Rhule was named Baylor’s coach in December 2016 in the wake of an investigation that found the private Baptist university had not responded adequately to allegations of sexual assault by players, resulting in the firing of Art Briles.

Rhule’s trajectory was similar at Baylor, where he went from 1-11 in 2017 to 7-6 with a bowl game the next season. In his third and final season, Baylor was ranked in the top 10, played in the Big 12 championship game and finished 11-3 after a Sugar Bowl loss to Georgia.

Rhule’s collegiate success provided him the opportunity to take over as the Carolina Panthers’ head coach in 2020. He guided the Panthers to five wins in each of his first two seasons before this year’s 1-4 start got him fired.

Rhule has ties to the Big Ten. He moved from New York City to State College, Pennsylvania, as a teenager. He played linebacker at Penn State from 1994-97 and began his coaching there as a volunteer assistant.

Clemson gives raises, contract extensions to staff

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CLEMSON, S.C. — Clemson’s board of trustees approved raises for special teams coordinator and cornerbacks coach Mike Reed and defensive tackles coach Nick Eason.

Reed and Eason also received one-year extensions keeping them tied to the Tigers through Jan. 31, 2026.

Reed, who’s been with the Tigers since 2013, had his yearly salary increased $50,000 to $800,000. Eason, the former Clemson standout defensive lineman, joined the staff this past season. He also had his compensation upped by $50,000 to $800,000.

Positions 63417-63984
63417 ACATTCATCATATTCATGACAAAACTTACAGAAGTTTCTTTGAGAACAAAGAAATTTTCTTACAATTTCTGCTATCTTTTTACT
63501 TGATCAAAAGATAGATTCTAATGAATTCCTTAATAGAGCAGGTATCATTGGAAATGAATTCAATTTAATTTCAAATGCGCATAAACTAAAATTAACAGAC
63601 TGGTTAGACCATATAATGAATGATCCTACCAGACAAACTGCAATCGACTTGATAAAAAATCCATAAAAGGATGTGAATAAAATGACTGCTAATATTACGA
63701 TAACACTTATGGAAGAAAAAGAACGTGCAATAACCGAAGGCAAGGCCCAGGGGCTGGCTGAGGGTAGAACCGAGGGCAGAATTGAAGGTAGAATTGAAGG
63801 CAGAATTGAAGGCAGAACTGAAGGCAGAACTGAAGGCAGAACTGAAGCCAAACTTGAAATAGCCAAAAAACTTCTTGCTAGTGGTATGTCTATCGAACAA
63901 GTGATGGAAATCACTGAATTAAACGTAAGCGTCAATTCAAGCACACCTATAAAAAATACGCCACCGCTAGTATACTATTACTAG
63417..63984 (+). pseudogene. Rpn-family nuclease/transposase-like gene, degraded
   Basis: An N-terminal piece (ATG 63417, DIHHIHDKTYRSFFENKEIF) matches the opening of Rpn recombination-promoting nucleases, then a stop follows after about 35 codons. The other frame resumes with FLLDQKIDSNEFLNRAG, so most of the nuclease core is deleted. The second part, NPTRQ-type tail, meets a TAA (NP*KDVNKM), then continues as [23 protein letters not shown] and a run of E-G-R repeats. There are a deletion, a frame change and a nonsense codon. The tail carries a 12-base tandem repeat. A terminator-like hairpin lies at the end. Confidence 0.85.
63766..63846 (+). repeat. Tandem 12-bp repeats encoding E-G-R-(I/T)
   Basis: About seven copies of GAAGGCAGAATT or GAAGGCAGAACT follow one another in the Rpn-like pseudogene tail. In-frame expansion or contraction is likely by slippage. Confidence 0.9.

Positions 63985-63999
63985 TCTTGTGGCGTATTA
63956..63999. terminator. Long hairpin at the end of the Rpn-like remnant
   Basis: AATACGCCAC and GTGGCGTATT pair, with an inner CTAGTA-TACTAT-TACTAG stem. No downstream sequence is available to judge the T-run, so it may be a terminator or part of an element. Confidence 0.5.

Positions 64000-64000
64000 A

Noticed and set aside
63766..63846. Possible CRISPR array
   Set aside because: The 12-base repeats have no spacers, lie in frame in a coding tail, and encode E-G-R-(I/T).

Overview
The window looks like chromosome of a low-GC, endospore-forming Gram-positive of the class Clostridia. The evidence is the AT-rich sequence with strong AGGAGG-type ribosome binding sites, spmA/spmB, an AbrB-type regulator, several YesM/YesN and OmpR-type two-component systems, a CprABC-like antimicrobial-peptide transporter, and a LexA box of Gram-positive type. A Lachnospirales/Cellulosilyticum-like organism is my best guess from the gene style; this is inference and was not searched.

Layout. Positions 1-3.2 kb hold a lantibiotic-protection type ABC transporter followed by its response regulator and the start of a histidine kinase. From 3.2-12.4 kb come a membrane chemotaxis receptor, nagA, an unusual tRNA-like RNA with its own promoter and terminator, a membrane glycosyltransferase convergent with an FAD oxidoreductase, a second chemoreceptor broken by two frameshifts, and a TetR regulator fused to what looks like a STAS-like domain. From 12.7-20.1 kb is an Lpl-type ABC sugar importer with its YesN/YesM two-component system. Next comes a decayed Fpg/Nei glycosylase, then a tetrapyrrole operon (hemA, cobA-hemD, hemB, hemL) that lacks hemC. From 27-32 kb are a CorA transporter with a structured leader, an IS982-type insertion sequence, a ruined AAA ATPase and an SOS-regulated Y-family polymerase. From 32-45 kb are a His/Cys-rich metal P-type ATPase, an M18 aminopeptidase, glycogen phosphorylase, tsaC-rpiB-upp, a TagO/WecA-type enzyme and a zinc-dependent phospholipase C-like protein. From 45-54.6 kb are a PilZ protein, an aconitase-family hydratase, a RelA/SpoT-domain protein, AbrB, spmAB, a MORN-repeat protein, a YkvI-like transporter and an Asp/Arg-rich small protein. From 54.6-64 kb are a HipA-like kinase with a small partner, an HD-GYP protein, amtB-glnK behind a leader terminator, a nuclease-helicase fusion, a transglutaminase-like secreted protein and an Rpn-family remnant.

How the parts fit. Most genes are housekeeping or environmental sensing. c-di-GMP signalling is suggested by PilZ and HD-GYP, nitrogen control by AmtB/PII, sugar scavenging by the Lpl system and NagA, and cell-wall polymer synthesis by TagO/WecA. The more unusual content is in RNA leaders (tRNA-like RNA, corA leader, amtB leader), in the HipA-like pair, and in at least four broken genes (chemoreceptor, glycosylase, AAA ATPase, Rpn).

Seven other assistants were given one-year extensions by the trustees’ compensation committee, but without a raise in salary.

Co-defensive coordinators Wes Goodwin and Mickey Conn had their contracts extended through Jan. 31, 2026.

Defensive ends coach Lemanski Hall, tight ends coach Kyle Richardson, offensive line coach Thomas Austin, running backs coach C.J. Spiller and wide receivers coach Tyler Grisham all got one-year extensions through Jan. 31, 2025.

New offensive coordinator Garrett Riley last month received a three-year contract at $1.75 million per season.

Clemson will pay its 10 on-field assistants $7.475 million this season, an increase of $925,000 from the total for 2022.

The Tigers went 11-3 last season, winning the Atlantic Coast Conference title for the seventh time in the past eight seasons.

South Carolina’s Beamer suspends three freshmen from program

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COLUMBIA, S.C. — South Carolina coach Shane Beamer said freshmen Monteque Rhames II, Anthony Rose and Cameron Upshaw were suspended from the football program.

There was no reason given for the suspensions in the school’s statement Friday. Online records showed Rhames, 18, was booked last night and was being held at the Alvin S. Glenn Detention Center on charges of carrying weapons on school property and obstructing justice.

“Our student-athletes know what is expected of them,” Beamer said. “They know that both the university and the football program will hold them accountable for their actions and decisions.”

None of the three have played for the Gamecocks.

Rose is a 6-foot-1, 190-pound defensive back from Miami who enrolled in January 2022 and redshirted this season. Rhames and Upshaw were part of South Carolina’s latest recruiting class and enrolled last month.

Rhames is a 6-5, 235-pound defensive lineman from Sumter and Upshaw is a 6-2, 193-pound safety from Perry, Florida.